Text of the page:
Finally, the brothers begin suiting up for battle, only to be frightened away by an enormous crow, as the nursery rhyme about them predicts. Chapter Five — Wool and Water : Alice next meets the White Queen , who is very absent-minded but boasts of and demonstrates her ability to remember future events before they have happened. Alice and the White Queen advance into the chessboard's fifth rank by crossing over a brook together, but at the very moment of the crossing, the Queen transforms into a talking Sheep in a small shop.

Alice soon finds herself struggling to handle the oars of a small rowboat, where the Sheep annoys her with seemingly nonsensical shouting about " crabs " and " feathers ". Chapter Six — Humpty Dumpty : After crossing yet another brook into the sixth rank, Alice immediately encounters Humpty Dumpty , who, besides celebrating his unbirthday , provides his own translation of the strange terms in "Jabberwocky".

In the process, he introduces Alice to the concept of portmanteau words, before his inevitable fall. Chapter Seven — The Lion and the Unicorn : "All the king's horses and all the king's men" come to Humpty Dumpty's assistance, and are accompanied by the White King , along with the Lion and the Unicorn , who again proceed to act out a nursery rhyme by fighting with each other.

In this chapter, the March Hare and Hatter of the first book make a brief re-appearance in the guise of " Anglo-Saxon messengers" called "Haigha" and "Hatta". Chapter Eight — "It's my own Invention" : Upon leaving the Lion and Unicorn to their fight, Alice reaches the seventh rank by crossing another brook into the forested territory of the Red Knight, who is intent on capturing the "white pawn"—Alice—until the White Knight comes to her rescue.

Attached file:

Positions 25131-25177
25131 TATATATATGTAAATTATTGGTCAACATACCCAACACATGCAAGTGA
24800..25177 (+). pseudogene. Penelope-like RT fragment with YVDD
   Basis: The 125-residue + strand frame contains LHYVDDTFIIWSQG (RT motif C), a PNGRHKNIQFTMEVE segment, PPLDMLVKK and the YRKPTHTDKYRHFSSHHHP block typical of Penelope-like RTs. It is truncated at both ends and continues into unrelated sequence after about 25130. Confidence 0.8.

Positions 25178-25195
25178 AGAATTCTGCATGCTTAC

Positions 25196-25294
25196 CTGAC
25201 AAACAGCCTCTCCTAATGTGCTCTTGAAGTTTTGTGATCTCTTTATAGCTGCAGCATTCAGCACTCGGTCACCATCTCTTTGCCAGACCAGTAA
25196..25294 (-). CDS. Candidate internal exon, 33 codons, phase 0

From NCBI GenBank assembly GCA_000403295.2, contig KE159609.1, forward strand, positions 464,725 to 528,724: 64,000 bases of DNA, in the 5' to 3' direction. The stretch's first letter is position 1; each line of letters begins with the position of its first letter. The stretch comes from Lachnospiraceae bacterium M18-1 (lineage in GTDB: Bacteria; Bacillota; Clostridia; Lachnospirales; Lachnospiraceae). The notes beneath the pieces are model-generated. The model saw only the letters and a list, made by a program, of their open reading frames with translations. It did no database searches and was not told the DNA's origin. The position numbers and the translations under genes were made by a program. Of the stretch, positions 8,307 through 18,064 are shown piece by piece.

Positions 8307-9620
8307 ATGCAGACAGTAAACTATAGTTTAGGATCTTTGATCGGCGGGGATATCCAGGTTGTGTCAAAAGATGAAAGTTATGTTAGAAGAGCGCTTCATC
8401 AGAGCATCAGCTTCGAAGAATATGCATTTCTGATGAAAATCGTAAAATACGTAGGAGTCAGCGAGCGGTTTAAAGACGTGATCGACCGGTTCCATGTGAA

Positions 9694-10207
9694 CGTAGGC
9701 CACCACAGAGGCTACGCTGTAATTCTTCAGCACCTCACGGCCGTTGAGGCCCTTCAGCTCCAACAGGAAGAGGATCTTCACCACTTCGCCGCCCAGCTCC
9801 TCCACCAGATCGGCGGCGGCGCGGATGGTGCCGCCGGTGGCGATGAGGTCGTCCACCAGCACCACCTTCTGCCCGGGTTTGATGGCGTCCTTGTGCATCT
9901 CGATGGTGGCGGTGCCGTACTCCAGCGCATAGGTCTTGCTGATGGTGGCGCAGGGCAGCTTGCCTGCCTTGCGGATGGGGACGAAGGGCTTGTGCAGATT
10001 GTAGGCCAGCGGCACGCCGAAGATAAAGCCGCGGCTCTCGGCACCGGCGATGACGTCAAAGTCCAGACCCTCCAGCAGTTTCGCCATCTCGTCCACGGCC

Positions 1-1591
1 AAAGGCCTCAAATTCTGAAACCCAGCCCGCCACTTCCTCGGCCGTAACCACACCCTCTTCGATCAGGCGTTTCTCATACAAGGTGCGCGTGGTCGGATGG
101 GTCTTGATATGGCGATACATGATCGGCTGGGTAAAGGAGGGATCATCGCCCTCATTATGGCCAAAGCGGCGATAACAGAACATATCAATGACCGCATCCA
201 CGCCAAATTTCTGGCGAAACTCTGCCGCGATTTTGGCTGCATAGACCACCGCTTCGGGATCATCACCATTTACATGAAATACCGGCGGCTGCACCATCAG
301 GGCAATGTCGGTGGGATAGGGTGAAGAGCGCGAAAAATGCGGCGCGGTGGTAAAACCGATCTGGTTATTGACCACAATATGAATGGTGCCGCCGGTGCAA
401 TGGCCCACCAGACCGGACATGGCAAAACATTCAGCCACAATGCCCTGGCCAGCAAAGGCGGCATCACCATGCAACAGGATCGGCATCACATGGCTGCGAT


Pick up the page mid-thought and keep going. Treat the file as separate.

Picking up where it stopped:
Escorting her through the forest towards the final brook-crossing, the Knight recites a long poem of his own composition called Haddocks' Eyes , and repeatedly falls off his horse. Chapter Nine — Queen Alice : Bidding farewell to the White Knight, Alice steps across the last brook, and is automatically crowned a queen, with the crown materialising abruptly on her head a reference to pawn promotion.

She soon finds herself in the company of both the White and Red Queens, who relentlessly confound Alice by using word play to thwart her attempts at logical discussion.

They then invite one another to a party that will be hosted by the newly crowned Alice—of which Alice herself had no prior knowledge. Chapter Ten — Shaking : Alice arrives and seats herself at her own party, which quickly turns into chaos. Alice finally grabs the Red Queen, believing her to be responsible for all the day's nonsense, and begins shaking her. Chapter Eleven — Waking : Alice awakes in her armchair to find herself holding the black kitten, who she deduces to have been the Red Queen all along, with the white kitten having been the White Queen.